Guest Post: Socially Focused First Year Project
Blog Guest, April 05, 2013 | 0 comments
First Year Project,
Research Centers & Initiatives
Summer Bailey, along with four other T’14s, recently traveled to the Chippewa Indians Reservation in North Dakota for a Research Travel Project as well as their First Year Project. Their focus was on maximizing insurance revenue at the Quentin N. Burdick Memorial Health Care Facility and making healthcare resources more available to the community.
Sponsored by the Center for Business and Society, the Research Travel Program is open to all students who want to pursue hands on, meaningful research for their environmental or socially focused First Year Project (FYP) or independent study over spring break. Successful projects are chosen on the merit of an application and awarded funds to support travel. Projects can be individual or in teams, and be regional, national or international in scope.
Summer shares some of her team's experiences;
On the morning of our departure from the Turtle Mountain Band of Chippewa Indians Reservation, our team gathered in the dining room of the converted convent where we had stayed during our visit. Over a delicious breakfast of homemade pancakes, we took a moment to reflect on our experiences. One of the things that stood out the most to us was the warm, kind reception we received both at the Quentin N. Burdick Memorial Health Care Facility and in the community at large. In particular, we were deeply touched by the generosity of the staff at QNB— the facility throwing us a potluck lunch of wonderful traditional cuisine, a staff member offering us her family’s winter outerwear in case we wanted to go snow tubing, and a hospital driver going the extra (several hundred) miles out of his way to make sure that one of our team members caught her flight.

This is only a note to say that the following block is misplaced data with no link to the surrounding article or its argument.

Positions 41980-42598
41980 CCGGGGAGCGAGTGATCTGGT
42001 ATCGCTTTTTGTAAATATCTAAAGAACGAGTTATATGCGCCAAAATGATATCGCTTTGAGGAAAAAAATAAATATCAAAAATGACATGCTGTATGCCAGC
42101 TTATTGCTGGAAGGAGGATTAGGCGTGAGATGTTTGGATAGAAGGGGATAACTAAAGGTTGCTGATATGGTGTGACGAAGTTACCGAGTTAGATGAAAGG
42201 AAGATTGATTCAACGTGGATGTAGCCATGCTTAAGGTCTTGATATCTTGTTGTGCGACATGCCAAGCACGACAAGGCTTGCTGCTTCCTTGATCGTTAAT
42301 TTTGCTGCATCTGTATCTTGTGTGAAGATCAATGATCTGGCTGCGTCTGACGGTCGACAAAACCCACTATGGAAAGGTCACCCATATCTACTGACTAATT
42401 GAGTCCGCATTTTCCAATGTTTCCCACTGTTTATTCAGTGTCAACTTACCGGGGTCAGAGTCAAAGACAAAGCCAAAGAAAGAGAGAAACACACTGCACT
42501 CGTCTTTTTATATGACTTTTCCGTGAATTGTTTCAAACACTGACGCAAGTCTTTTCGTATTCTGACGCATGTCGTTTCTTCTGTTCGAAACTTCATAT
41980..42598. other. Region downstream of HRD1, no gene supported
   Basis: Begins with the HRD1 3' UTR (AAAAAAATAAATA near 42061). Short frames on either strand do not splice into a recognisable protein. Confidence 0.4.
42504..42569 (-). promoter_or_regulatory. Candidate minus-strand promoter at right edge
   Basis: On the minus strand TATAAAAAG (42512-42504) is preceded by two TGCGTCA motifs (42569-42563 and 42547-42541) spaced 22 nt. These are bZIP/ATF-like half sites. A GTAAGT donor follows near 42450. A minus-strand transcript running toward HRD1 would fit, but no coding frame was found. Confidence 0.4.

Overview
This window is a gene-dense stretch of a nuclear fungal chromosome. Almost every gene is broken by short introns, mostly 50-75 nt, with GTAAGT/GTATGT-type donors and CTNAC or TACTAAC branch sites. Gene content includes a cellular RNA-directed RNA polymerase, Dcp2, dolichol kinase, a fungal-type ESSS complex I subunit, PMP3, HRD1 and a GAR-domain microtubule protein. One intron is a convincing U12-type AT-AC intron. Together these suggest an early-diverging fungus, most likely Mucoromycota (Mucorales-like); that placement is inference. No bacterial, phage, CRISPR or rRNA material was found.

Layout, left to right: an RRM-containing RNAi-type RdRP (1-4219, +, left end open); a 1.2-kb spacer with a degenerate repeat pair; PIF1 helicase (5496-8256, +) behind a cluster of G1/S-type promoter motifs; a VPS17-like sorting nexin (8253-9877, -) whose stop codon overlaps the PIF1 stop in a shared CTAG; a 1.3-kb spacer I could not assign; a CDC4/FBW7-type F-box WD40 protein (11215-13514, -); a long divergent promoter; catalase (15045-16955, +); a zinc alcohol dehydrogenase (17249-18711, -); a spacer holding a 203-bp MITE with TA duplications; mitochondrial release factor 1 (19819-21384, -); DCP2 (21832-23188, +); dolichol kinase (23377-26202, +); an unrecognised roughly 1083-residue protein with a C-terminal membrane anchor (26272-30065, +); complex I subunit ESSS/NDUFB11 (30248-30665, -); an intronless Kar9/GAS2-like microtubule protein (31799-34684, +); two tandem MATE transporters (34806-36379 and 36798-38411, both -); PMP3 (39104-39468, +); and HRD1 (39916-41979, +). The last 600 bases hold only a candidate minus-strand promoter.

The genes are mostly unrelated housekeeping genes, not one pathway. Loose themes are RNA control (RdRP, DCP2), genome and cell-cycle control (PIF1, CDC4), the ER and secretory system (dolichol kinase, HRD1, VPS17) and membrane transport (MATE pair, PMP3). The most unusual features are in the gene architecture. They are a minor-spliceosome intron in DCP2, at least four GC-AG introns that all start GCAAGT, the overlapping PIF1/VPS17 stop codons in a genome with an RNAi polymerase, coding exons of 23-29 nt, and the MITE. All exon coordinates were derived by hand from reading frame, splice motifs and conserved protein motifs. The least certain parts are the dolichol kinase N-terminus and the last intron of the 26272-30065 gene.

We were also struck by the cultural pride and willingness to share we met with in the community at large. For example, while visiting the local youth center, we were invited to join in a culture night where we enjoyed listening to traditional singing, drumming and cultural teachings. At the end of the evening all of the kids in attendance got in line to say hello and shake our hands. The warm reception we received throughout our stay was all the more touching to us in the context of the issues faced daily by many members of the reservation community, such as a lack of available jobs in the area resulting in 65% unemployment, a high rate of drug and alcohol addiction, a dearth of affordable healthy food options and a preponderance of chronic health issues.
On the more project focused side, we learned a great deal about QNB’s business processes and operations during our visit. The interviews we conducted with the hospital’s administrative staff provided us with a qualitative understanding of the issues behind the insurance funding shortfalls faced at the facility. We were also able to build relationships and trust with both the executives and ground staff, which deepened as the week progressed. Currently, we are working with QNB to gather the full suite of quantitative data that will help us further narrow the scope of our project and develop recommendations for the facility.
It was a week that was by turns heartwarming and depressing, eye-opening and amazing, challenging and exciting, frustrating and inspiring. We are all deeply grateful for what we learned during our visit and look forward to giving back when we share our recommendations in May.